4. What is the benefit of hiring an Independent Inspector? Aren't all home inspectors independent? And what is all of this Independent Inspector advertising about?
The best way to answer these questions is to refer you to what the television show MSNBC Dateline learned in their investigation of home inspectors. This show has been aired several times in Canada and what follows is a quotation from the show?

"If you're thinking of buying a house, chances are you'll hire a home inspector to find and report any problems before you buy it. Since most of us know nothing about plumbing, electricity, or roofing, the inspector is our protection against buying a lemon. We pay home inspectors to have our interest in mind. But how can you make sure you're getting an inspector who will tell you everything he knows about the house?"

Two producers of the show posed as realtor and purchaser. A hidden camera reported what the inspector should have told his client, but didn't. In this case, the roof requires extensive repairs. The inspector, fearing he would not get another job from the realtor if he told the purchaser all the bad things about the house, said the roof was good for 15 years. In reality, he never did go up on the roof to check the condition of the shingles. The show exposed what one person said was the best kept secret in the real estate industry. That secret is that too many inspectors or their franchises seek work from realtors. One prominent franchise company, which represents home inspectors in North America, gives Caribbean and Alaskan cruises to realtors for sending them work. Is this a good thing? If an inspector has to rely on the realtor for most of his work, the Dateline investigation suggests that the inspector may not report all the details of a home's deficiencies.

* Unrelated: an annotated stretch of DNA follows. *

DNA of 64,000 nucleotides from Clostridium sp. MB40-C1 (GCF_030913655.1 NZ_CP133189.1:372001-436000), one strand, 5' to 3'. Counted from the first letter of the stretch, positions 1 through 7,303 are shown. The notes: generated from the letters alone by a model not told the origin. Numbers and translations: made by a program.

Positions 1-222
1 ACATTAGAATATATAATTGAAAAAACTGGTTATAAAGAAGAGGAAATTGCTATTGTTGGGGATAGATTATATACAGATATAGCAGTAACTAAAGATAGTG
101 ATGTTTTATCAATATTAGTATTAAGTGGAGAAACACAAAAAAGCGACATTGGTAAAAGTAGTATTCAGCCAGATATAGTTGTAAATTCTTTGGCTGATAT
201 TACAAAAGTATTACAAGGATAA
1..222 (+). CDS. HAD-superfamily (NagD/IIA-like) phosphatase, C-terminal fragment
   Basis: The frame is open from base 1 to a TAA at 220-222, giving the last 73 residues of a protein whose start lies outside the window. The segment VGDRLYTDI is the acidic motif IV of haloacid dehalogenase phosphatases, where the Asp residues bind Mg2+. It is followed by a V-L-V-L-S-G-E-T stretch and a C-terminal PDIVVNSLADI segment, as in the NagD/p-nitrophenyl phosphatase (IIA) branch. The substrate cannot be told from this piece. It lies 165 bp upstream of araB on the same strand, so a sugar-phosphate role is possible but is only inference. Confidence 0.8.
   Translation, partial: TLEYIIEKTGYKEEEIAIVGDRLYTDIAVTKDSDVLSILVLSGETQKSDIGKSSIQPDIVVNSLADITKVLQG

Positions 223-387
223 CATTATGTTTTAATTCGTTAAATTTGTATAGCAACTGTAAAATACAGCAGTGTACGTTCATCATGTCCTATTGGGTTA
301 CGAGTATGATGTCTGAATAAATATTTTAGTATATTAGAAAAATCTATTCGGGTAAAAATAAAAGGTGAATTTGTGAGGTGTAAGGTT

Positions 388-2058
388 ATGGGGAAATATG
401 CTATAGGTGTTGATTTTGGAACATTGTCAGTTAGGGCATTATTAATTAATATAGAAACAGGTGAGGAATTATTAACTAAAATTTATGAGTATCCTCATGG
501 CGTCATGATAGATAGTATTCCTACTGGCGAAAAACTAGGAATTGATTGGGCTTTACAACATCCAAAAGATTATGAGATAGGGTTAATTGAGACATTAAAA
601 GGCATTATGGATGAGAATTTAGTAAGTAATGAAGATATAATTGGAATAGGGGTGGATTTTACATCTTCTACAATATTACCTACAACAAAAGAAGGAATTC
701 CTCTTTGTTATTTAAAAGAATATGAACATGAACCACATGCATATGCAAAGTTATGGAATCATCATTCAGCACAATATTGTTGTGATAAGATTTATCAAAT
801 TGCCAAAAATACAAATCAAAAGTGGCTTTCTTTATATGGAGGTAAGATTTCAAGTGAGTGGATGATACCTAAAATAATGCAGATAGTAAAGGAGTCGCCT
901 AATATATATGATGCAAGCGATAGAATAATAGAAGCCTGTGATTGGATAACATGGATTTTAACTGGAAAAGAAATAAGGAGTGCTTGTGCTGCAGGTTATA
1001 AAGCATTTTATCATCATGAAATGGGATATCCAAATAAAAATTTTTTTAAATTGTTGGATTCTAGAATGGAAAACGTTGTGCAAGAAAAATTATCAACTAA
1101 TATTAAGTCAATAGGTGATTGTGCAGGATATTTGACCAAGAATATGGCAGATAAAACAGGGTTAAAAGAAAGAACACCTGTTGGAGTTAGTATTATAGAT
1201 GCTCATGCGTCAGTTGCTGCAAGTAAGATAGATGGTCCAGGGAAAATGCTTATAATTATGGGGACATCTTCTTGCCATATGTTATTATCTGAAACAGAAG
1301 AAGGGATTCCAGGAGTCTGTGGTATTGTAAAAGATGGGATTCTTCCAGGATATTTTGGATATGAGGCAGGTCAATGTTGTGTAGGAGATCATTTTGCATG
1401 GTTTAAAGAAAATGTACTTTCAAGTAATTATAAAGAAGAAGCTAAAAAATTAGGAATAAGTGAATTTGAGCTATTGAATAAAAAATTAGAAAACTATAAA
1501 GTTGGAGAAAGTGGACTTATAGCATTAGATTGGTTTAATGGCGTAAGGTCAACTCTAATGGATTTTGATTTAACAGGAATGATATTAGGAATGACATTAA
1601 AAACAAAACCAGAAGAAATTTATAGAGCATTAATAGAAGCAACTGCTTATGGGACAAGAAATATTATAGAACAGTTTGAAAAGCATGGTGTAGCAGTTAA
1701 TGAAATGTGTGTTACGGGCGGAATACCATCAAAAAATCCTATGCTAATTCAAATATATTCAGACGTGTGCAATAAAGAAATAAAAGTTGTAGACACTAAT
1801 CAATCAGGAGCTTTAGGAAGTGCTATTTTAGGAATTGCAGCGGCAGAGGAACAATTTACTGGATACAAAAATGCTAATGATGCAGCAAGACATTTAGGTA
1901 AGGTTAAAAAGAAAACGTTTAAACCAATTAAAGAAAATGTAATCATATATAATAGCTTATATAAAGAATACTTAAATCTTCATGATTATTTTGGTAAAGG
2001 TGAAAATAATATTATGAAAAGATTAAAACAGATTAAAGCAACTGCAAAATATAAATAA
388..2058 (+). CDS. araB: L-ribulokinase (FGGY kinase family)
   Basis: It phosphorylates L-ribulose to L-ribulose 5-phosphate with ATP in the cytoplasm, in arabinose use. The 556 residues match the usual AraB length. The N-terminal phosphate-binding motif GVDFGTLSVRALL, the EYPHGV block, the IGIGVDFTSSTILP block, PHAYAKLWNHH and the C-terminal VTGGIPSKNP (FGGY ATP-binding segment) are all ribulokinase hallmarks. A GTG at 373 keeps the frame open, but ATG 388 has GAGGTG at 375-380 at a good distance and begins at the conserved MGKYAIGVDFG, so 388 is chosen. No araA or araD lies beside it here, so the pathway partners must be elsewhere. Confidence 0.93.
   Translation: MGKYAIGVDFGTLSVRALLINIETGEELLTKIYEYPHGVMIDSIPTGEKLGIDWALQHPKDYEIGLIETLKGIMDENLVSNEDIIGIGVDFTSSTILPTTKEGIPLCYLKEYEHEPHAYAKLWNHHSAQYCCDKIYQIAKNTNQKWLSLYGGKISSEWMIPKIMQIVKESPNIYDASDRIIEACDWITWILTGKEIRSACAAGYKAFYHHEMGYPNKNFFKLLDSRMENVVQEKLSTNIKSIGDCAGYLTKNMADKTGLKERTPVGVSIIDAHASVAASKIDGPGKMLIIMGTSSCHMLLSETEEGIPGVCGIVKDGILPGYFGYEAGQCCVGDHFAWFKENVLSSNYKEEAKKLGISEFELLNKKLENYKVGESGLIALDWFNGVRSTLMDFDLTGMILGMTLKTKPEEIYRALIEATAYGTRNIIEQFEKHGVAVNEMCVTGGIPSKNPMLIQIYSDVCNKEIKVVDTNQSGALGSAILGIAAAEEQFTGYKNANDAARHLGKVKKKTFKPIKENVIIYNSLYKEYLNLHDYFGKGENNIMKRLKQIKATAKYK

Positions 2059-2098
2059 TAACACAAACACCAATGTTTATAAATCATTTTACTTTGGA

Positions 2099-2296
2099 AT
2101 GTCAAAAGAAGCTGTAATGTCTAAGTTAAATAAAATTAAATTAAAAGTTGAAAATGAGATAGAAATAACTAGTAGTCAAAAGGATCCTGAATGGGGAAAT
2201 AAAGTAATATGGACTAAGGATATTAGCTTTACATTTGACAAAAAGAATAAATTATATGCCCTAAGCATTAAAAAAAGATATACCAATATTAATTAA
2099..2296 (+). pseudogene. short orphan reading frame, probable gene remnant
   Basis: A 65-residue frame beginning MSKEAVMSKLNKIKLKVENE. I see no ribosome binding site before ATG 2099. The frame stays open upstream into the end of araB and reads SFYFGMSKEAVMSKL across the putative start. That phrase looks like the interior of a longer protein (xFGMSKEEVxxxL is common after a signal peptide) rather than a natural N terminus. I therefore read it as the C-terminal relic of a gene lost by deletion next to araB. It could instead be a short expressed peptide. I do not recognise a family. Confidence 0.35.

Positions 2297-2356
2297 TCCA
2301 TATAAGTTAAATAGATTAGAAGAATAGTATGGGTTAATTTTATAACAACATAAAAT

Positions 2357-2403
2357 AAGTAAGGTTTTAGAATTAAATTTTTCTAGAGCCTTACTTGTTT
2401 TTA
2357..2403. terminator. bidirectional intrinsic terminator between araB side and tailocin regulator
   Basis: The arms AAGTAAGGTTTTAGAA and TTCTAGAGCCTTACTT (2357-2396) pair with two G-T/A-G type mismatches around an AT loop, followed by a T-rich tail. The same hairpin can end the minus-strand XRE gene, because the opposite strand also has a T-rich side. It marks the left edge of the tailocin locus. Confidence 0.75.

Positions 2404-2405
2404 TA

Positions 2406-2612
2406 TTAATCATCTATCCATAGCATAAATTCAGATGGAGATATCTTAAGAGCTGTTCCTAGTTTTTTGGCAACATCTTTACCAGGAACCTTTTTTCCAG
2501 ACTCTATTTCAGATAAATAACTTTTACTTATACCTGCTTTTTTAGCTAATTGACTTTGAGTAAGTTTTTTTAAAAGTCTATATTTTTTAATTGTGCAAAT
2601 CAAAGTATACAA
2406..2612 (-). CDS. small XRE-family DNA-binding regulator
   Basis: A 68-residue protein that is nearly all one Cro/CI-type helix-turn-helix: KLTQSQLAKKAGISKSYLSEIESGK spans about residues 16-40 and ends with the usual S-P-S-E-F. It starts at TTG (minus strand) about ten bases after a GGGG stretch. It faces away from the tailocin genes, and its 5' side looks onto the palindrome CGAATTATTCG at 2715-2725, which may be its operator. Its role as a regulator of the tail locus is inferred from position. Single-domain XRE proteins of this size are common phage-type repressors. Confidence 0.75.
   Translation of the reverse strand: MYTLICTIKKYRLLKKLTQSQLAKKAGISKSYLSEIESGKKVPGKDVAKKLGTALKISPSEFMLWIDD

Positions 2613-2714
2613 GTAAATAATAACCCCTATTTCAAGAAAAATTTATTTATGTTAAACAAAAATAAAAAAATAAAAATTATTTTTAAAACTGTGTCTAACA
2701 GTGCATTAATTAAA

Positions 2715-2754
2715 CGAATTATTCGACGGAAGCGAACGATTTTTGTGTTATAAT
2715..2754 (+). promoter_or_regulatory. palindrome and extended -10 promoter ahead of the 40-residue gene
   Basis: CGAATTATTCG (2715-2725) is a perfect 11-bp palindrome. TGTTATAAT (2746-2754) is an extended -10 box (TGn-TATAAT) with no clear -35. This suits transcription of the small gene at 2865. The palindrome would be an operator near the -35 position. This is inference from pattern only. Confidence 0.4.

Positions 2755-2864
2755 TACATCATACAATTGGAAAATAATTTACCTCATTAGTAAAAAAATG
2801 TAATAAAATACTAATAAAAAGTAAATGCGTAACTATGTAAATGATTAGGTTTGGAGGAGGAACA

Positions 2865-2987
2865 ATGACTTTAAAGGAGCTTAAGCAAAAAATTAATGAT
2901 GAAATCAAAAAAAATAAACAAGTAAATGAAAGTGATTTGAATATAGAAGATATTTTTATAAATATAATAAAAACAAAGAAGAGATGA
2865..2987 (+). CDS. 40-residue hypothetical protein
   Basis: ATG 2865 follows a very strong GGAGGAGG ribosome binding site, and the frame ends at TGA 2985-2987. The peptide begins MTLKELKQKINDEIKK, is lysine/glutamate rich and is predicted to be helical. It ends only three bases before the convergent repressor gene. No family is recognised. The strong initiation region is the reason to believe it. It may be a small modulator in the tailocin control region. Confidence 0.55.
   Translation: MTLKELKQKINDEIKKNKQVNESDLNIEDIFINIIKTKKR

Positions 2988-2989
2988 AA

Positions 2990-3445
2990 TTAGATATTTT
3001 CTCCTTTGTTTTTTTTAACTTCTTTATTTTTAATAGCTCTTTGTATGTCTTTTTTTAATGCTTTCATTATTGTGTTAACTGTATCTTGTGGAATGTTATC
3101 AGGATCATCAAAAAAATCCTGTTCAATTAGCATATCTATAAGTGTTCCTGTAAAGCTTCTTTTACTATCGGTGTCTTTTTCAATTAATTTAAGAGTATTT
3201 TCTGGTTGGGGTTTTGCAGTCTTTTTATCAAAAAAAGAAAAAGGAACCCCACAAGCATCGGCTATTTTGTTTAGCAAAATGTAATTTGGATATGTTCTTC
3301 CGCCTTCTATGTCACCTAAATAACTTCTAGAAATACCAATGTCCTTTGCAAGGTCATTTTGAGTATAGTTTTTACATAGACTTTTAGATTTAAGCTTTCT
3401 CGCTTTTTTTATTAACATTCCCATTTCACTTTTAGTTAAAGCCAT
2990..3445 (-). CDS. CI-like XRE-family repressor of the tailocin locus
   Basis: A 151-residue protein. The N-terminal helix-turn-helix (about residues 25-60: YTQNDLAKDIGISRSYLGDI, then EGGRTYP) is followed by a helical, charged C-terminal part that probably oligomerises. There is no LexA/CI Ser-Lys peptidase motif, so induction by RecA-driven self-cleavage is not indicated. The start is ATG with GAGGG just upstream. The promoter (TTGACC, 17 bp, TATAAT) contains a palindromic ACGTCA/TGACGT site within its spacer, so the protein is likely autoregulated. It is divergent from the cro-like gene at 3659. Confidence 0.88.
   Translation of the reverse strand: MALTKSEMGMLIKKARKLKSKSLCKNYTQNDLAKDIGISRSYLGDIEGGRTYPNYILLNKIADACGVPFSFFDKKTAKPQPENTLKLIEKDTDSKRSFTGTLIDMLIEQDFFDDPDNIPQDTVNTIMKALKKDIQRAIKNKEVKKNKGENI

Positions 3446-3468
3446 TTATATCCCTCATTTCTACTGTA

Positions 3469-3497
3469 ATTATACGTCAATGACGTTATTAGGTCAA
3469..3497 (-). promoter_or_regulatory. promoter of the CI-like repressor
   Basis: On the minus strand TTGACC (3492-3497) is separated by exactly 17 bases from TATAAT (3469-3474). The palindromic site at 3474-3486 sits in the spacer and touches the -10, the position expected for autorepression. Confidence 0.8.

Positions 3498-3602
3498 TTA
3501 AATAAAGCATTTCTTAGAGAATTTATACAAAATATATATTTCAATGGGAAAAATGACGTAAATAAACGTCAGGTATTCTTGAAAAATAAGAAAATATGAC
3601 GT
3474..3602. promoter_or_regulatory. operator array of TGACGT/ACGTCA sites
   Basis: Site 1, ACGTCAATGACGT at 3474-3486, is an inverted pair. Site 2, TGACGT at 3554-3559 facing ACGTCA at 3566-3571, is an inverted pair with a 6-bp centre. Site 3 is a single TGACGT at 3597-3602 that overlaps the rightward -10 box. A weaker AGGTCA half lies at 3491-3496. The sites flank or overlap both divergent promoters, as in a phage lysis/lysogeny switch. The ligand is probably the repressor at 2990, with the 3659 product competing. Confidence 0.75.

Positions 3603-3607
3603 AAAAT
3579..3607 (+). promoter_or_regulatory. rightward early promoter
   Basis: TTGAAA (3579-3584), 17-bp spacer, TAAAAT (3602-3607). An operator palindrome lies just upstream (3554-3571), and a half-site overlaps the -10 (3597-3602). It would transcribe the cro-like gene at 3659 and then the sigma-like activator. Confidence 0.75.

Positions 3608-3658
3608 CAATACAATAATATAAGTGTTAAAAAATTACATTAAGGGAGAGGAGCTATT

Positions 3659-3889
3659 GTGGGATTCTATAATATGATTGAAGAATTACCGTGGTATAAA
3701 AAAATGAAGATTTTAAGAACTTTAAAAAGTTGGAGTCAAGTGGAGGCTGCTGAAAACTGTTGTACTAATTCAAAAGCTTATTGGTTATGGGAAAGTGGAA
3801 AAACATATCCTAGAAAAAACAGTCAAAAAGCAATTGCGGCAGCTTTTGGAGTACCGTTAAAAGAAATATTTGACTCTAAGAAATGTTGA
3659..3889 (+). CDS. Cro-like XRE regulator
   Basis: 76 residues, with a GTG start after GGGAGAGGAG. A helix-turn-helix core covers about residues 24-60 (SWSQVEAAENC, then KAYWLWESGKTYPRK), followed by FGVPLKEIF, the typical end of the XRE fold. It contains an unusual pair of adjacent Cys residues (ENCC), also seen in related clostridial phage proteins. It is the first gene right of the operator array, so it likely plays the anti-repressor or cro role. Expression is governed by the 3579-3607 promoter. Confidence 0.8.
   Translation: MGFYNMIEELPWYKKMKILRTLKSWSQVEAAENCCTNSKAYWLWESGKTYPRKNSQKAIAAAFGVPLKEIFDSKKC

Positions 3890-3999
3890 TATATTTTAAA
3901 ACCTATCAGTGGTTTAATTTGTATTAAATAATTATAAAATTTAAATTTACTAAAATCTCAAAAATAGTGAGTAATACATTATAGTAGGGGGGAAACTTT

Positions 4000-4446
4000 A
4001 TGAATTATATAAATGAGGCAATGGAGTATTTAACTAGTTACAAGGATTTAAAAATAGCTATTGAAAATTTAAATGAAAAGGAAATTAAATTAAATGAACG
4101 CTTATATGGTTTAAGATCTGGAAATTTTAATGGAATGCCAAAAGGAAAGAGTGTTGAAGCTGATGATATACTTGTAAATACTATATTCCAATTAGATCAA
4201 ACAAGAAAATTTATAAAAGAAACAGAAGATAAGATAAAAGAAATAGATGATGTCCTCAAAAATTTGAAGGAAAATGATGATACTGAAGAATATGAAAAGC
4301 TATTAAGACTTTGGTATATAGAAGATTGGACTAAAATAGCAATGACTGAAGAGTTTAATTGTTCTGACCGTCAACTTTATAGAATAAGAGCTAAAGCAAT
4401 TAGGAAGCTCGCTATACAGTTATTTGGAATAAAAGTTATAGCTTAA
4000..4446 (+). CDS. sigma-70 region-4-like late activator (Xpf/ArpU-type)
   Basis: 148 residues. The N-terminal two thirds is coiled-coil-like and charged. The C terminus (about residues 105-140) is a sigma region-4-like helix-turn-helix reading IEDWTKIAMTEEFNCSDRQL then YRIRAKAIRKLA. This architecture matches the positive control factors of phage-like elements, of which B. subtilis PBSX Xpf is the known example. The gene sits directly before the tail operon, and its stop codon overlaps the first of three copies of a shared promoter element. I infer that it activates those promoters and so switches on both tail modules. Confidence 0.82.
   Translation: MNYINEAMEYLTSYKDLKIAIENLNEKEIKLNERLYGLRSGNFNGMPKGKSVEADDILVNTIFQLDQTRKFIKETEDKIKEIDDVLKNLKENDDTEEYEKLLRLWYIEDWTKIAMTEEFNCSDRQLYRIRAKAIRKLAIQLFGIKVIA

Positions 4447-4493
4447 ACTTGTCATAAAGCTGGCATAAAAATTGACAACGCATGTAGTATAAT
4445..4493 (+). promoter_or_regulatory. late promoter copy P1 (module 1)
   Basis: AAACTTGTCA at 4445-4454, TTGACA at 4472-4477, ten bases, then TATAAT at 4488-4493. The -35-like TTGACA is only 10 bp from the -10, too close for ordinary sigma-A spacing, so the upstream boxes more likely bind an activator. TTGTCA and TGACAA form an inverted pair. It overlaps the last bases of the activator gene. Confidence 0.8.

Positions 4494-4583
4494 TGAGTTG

Another television station, CBS, did a special assignment entitled "Houses of Horrors". In part, this is what CBS said:

"You think you're hiring a professional home inspector, but anyone can call themselves a home inspector. You could be hiring someone with a questionable background to help you to make the biggest investment of your life. "